Lost Boy – A Review

Lost Boy by Christina Henry32828538

Paperback, 292 pages
Published July 4th 2017 by Berkley Books

 

 

 

 

 

 

I received my finished copy from the publisher, but this does not influence my review of this book in anyway.

Synopsis:

From the national bestselling author of Alice comes a familiar story with a dark hook—a tale about Peter Pan and the friend who became his nemesis, a nemesis who may not be the blackhearted villain Peter says he is…

There is one version of my story that everyone knows. And then there is the truth. This is how it happened. How I went from being Peter Pan’s first—and favorite—lost boy to his greatest enemy.

Peter brought me to his island because there were no rules and no grownups to make us mind. He brought boys from the Other Place to join in the fun, but Peter’s idea of fun is sharper than a pirate’s sword. Because it’s never been all fun and games on the island. Our neighbors are pirates and monsters. Our toys are knife and stick and rock—the kinds of playthings that bite.

Peter promised we would all be young and happy forever. Peter lies.

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You better stop reading this if you aren’t into dark retellings because this is quite possibly the darkest one ever. Lost Boy tells the true story of the infamous Captain Hook and how he came to be the villain in Never-never land, sworn to make Peter Pan’s life miserable. And how it exactly happened will definitely make you question your childhood.

In this story we have Jamie, Peter’s first and best Lost Boy, taken from the Other Place and into the island because of an undesirable childhood. In the island, along with thirteen other boys, they play all day and have fun in the island, enjoying the eternal youth they mysteriously acquire from believing wholeheartedly in Peter. But their island is more dangerous than you think, they have the Many-eyed, gigantic flesh-eating spiders, and the pirates that come to the island looking for the fountain of youth. The boys’ idea of play is by raiding and battling the pirates – to the death.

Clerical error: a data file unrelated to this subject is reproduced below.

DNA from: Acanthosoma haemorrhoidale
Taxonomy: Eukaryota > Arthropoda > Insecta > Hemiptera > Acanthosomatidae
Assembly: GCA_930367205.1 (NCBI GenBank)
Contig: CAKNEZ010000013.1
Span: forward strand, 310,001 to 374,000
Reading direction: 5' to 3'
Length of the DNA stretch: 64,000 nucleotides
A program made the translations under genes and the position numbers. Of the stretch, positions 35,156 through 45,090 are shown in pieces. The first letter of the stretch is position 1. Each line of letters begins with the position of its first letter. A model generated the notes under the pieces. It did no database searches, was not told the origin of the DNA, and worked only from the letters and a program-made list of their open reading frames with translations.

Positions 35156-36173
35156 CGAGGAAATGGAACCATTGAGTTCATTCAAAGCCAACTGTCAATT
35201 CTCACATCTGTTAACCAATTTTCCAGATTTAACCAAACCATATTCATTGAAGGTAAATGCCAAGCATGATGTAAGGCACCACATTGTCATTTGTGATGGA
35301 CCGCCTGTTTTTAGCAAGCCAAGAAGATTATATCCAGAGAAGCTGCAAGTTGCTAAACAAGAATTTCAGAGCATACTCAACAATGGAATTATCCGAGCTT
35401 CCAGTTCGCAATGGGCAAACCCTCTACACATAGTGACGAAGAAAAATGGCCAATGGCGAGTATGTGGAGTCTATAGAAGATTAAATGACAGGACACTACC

And from this, stems all the events that happened that will make you sit on your tush for hours, eager to turn the pages because you just need to know what happens next. I certainly did. It wouldn’t do to read it in more than one sitting or else you won’t experience it the full impact of it. It was gloriously bloody and in your face, and it has changed my idea of Peter Pan, the boy who’ll never grow up. The narrative is fast-paced and has a deep underlying tension that mirrors the events that are happening in the island. Jamie, the narrator, has a voice that is of a fourteen year old, but speaks with a tone belying his age, and quite literally, because he is hundreds of years old and has lived in the island the longest, second only to Peter himself. It only has 292 pages, but it was an avalanche of a novel, and when I got to the ending where I found out precisely why Jamie became Captain Hook I was left breathless until the very last word written. It was that unexpected.

If I have anything negative to say, it was that Jamie started out skeptical in the beginning. He tells us about his doubt and growing distrust of Peter and his actions from the get-go. I think it would have been even more impactful if he began believing wholeheartedly in the island and everything in it so we get to see it all go downhill from there. Still, it had the desired effect on me and I highly recommend it to anyone who dares.

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Rating: 4.5 stars

♦  ♦  ♦  ♦  ◊

Ps: I have a giveaway for this book over on my Instagram! Check it out to get a chance to win a copy.

the-bookish-jinni

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2 thoughts on “Lost Boy – A Review

  1. This book sounds gooood. I’m an OK fan of Peter Pan (i.e. I don’t particularly feel anything about it) but I think I would LOVE this take on the whole story. From your review it sounds super suspenseful and gripping and just what I need in the midst of my reading slump. Great review! 😉

    Like

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